Psychedelics Impact Behavior Differently Across Species, Sexes, Doses

  • Published2 Jan 2024
  • Author Freda Kreier
  • Source BrainFacts/SfN
Psychedelics image with mushrooms via Eblis

Psychedelic research is experiencing a renaissance. In recent years, a handful of clinical studies have revealed the powerful therapeutic potential of once-untouchable drugs like psilocybin and DMT. The results hint psychedelics could be used to treat a litany of psychiatric illness, ranging from addiction, to depression, to post-traumatic stress disorder (PTSD).

Yet researchers still know very little about how these drugs work. And now, a mixed bag of research presented on November 14 at the 2023 annual meeting of the Society for Neuroscience in Washington, D.C. reveals psychedelics may not always prove a miracle for everyone all the time. Researchers from Ohio Northern University report psilocybin can help male rats overcome a PTSD-esque situation — but seemed to make overcoming trauma harder for females. And research out of the University of Wisconsin-Madison suggests the same treatment, both with psilocybin and DMT, doesn’t work at all in mice.

“It looks like psychedelic-induced alterations in behavior may not be uniform across species, sexes, or even doses,” said John Razidlo, a graduate student at the University of Wisconsin-Madison at the press conference on Tuesday. “This is important as preclinical researchers if we want to extrapolate [these findings] to humans.”

Exactly how these rodent models apply to people is an open question. Part of the problem is how little is known about how psychedelic treatments might work in the brain.

Unlearning for a Change

Research into psychedelics as a potential medical option started picking up steam in the 1950s and 1970s. The work came to an abrupt halt with the passage of the Controlled Substance Act (CSA) of 1970 in the United States. The CSA enforced harsh penalties on the manufacturing, possession, and use of psychedelics. The law heavily influenced the concurrently developing United Nations guidelines for psychedelics. The result: a near global halt to psychedelic research that lasted decades.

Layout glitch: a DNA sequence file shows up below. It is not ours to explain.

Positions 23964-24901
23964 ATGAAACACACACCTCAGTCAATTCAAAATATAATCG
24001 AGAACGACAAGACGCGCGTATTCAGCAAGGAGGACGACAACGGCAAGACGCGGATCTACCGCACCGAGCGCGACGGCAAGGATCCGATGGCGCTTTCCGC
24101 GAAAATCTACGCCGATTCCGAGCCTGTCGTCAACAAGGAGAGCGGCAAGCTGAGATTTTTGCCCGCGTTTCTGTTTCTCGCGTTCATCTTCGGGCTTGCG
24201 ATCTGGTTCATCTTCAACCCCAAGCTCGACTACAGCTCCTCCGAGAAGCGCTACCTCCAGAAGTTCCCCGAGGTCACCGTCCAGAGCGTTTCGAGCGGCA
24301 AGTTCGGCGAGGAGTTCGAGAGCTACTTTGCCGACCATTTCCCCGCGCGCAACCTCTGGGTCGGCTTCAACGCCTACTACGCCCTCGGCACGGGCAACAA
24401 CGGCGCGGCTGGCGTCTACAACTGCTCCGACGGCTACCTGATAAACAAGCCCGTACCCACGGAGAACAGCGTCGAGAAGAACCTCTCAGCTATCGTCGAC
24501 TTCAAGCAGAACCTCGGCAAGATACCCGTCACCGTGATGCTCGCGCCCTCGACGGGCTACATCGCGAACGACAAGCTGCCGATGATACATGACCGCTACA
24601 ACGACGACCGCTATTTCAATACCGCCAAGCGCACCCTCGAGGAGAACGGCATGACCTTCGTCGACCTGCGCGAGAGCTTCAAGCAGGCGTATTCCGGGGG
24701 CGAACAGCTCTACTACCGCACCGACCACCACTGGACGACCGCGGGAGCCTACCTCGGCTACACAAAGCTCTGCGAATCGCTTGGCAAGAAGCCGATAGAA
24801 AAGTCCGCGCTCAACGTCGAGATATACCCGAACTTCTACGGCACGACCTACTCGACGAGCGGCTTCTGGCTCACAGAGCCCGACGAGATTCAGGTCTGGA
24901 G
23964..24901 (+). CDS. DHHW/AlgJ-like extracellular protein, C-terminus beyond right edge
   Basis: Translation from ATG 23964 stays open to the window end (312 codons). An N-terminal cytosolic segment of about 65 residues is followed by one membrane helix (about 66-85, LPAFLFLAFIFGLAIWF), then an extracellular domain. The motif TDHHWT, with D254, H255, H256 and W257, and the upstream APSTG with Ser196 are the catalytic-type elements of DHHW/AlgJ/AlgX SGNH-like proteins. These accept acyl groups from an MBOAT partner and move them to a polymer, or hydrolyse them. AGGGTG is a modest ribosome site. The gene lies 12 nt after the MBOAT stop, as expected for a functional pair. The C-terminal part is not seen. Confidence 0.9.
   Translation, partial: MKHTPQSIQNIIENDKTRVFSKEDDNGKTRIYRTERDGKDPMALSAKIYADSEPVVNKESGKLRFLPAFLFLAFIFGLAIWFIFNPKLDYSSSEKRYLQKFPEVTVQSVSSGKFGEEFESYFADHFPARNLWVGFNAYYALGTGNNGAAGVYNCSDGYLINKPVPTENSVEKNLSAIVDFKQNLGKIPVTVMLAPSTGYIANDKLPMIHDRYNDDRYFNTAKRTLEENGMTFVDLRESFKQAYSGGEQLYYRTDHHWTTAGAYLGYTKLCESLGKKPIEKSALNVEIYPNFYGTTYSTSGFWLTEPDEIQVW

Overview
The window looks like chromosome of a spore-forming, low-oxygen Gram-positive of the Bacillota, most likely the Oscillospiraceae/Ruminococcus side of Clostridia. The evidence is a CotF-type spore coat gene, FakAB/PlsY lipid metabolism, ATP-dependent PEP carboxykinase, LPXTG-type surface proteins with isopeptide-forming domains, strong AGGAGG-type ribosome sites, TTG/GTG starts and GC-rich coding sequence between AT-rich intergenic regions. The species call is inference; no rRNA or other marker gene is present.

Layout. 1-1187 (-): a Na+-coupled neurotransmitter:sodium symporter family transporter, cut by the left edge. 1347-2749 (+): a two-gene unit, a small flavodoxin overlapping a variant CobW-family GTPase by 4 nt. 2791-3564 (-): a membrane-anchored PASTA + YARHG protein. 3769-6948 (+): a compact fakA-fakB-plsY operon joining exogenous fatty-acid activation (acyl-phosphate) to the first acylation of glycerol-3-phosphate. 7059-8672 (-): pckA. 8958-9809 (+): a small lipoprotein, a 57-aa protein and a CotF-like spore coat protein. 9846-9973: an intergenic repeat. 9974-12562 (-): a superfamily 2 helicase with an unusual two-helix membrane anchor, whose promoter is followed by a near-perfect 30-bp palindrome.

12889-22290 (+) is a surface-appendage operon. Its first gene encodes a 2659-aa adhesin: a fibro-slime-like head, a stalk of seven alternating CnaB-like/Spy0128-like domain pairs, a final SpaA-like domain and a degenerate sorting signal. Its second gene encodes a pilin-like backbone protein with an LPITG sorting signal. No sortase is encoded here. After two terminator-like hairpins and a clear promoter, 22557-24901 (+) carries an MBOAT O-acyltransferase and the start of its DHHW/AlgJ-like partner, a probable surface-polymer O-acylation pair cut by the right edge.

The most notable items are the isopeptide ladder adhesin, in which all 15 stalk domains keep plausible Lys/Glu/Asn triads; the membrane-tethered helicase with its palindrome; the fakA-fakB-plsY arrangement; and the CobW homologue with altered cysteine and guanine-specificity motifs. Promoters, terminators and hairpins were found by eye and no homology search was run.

Psychedelic research has only recently made a comeback. Today, only a handful of labs across the country conduct studies on these substances in people. One of these locales is Johns Hopkins University, where several studies into psilocybin — the active compound in magic mushrooms — demonstrate promise in helping treat people with depression and substance use disorders.

A leading theory as to why psychedelics succeed where other, more established therapies do not,  suggests psychedelics spur the activation of neuroplasticity in the brain. Neuroplasticity refers to the brain’s ability to form new neuronal connections — essentially, its capability to evolve and learn.

Or unlearn, as the case may be for treatments like exposure therapy. For people with PTSD — where the brain has learned to associate a sound, sight, or feeling, with imminent danger — established therapies will introduce people to their perceived threat in a safe environment. The goal is to teach the body to unlearn its association between the trigger and danger. But this process is long and not always effective.